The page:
- apple cider vinegar
- nettle tea
- milk thistle seeds
Please note, simply eating these foods may not be enough to reign in the painful symptoms of gout. Speak with a doctor or a dietitian to learn how these foods can help reduce your symptoms.
In most instances, gout can be treated and managed without surgery. However, after many years, this condition can damage the joints, rupture the tendons and cause infections in the skin near your joints. Hard deposits, called tophi, can build up on your joints and in other places, like your ear. These lumps can be extremely painful, and they can cause permanent damage to your joints.
Three surgical procedures can be used to treat tophi:
- tophi removal surgery
- joint fusion surgery
- joint replacement surgery
Which of these surgeries your doctor recommends depends on the extent of the damage in your joints, where the tophi are located. Consult with your doctor to learn how surgery might help stabilize the joints that have been impacted by gout and gouty arthritis.
A number of foods, drinks, medications and conditions can trigger a gout attack. If diagnosed with Gout, it’s very likely you’ll need to avoid or limit the following foods and drink which are high in purines:
- red meat, such as pork and veal
- organ meats
- fish, such as cod, scallops, mussels, and salmon
- fruit juice
Certain medications that you may take to treat other conditions could increase the level of uric acid in your blood. Again, speak with your doctor if you take any of these drugs:
- diuretics, or water pills
- blood pressure-lowering medications, such as beta-blockers and angiotensin II receptor blockers
Your general health may also be a factor in gout flare-ups. All of these conditions have been linked to gout in some way or another:
- diabetes or pre-diabetes
- joint injury
- congestive heart failure
- high blood pressure
- kidney disease
It can be difficult to pinpoint which of these factors is causing your gout attacks. As such, maintaining a diary is one way to keep track of your diet, medications, and general health to help identify the cause of your symptoms.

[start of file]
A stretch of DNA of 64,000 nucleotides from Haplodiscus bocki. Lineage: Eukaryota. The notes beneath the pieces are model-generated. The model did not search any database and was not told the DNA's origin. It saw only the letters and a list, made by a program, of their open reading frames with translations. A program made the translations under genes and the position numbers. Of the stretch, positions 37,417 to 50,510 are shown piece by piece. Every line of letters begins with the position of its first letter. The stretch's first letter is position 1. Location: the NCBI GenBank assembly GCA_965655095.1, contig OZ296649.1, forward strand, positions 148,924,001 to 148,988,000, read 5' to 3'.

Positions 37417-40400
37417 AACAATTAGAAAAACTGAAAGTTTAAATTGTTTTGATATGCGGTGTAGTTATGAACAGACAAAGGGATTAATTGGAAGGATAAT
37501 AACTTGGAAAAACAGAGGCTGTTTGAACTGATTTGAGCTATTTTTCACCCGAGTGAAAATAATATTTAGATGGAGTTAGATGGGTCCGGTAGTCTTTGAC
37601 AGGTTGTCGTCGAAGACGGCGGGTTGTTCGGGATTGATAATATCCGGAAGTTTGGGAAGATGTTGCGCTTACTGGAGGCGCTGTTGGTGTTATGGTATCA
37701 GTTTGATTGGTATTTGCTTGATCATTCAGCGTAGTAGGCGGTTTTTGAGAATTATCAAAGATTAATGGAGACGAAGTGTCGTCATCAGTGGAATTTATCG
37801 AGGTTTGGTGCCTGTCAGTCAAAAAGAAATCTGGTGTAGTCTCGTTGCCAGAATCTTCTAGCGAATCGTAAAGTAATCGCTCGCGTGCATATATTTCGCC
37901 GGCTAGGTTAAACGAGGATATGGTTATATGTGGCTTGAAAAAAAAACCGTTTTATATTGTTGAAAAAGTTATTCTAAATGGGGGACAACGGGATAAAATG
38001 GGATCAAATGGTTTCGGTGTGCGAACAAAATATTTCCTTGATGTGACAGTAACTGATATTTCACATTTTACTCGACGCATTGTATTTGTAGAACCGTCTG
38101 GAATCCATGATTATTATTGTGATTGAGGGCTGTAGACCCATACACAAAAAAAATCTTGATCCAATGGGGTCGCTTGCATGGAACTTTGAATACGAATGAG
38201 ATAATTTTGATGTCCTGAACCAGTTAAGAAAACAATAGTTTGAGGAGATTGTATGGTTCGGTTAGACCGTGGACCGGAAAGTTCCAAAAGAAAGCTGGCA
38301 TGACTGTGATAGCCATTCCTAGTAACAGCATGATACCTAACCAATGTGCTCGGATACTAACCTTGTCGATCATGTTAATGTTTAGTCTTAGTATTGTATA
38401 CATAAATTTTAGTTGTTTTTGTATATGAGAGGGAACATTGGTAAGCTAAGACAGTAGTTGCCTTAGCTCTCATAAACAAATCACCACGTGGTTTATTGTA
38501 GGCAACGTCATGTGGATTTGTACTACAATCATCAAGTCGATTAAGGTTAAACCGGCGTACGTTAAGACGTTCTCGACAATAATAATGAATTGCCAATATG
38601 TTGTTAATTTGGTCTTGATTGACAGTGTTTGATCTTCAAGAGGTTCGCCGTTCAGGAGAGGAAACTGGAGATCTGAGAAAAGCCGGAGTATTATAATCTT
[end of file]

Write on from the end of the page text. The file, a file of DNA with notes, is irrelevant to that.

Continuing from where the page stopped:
To reiterate, there are a number of steps you can take to help prevent gout:
- Limit how much beer, wine and alcohol you drink.
- Limit how much purine-rich food (shellfish, lamb, beef, pork, organ meat, etc.) you eat.
- Eat a low-fat, non-dairy diet that is rich in vegetables.
- Lose weight.
- Stop smoking.
- Stay hydrated.
If you have a pre-existing medical conditions or take medications that increase your risk of a gout attack, please ask your doctor for their advice on lowering your risk of gout and gouty arthritis.
Gout with Tophus
As uric acid crystals build up in your joints over time, they produce dense, crystal deposits called tophi under the skin. Without treatment, these tophi can damage your bone and cartilage, leaving your joints permanently disfigured.
Tophi are swollen lumps around the joints resembling knots on a tree trunk. They are found mainly in the joints of your fingers, feet and knees, but they can also occur on the ears. Tophi don’t cause pain directly, but the inflammation they cause can be immensely painful.
Is Gout painful?
Yes, gout can be terribly painful. In fact, pain in the big toe is often one of the first symptoms that people report. The pain is accompanied by more common arthritis symptoms, such as swelling and warmth in the joints.
Gout pain can vary in severity. Pain in the big toe can be very intense at first. After the acute attack, it may subside to a dull, bothersome ache.
The pain, swelling and other symptoms, are the result of your immune system launching a robust attack against the uric acid crystals accumulating in the joints. This attack leads to the release of chemicals called cytokines, which promotes the painful inflammation.
Is Gout hereditary?
Gout is partly due to heredity. Researchers have discovered dozens of genes that increase one’s susceptibility to developing gout, including SLC2A9 and ABCG2. The genes associated with gout influence the amount of uric acid the body holds onto and releases.
Due to these of genetic factors, gout does indeed run in families. People with a parent, sibling, or other close relative who has gout are more likely to develop this condition.
However, genetics merely set the stage for gout. Environmental factors, such as diet, actually trigger the disease.
Gout and alcohol
Alcohol, like red meat and seafood, is high in purines. When your body breaks down purines, the process releases uric acid. This increase in uric acid production increases your risk of having gout and gouty arthritis. Alcohol can also impact the rate at which your body removes uric acid.
However, not everyone who drinks alcohol will develop gout, but drinking more than 12 drinks per week can increase the risk — particularly in men. Oddly, beer consumption is more likely than hard liquor to increase the risk of an attack. In various studies, patients have reported that drinking alcohol triggers their gout flare-ups and increases their arthritis pain, so you may want to consult with your doctor regarding your drinking habits.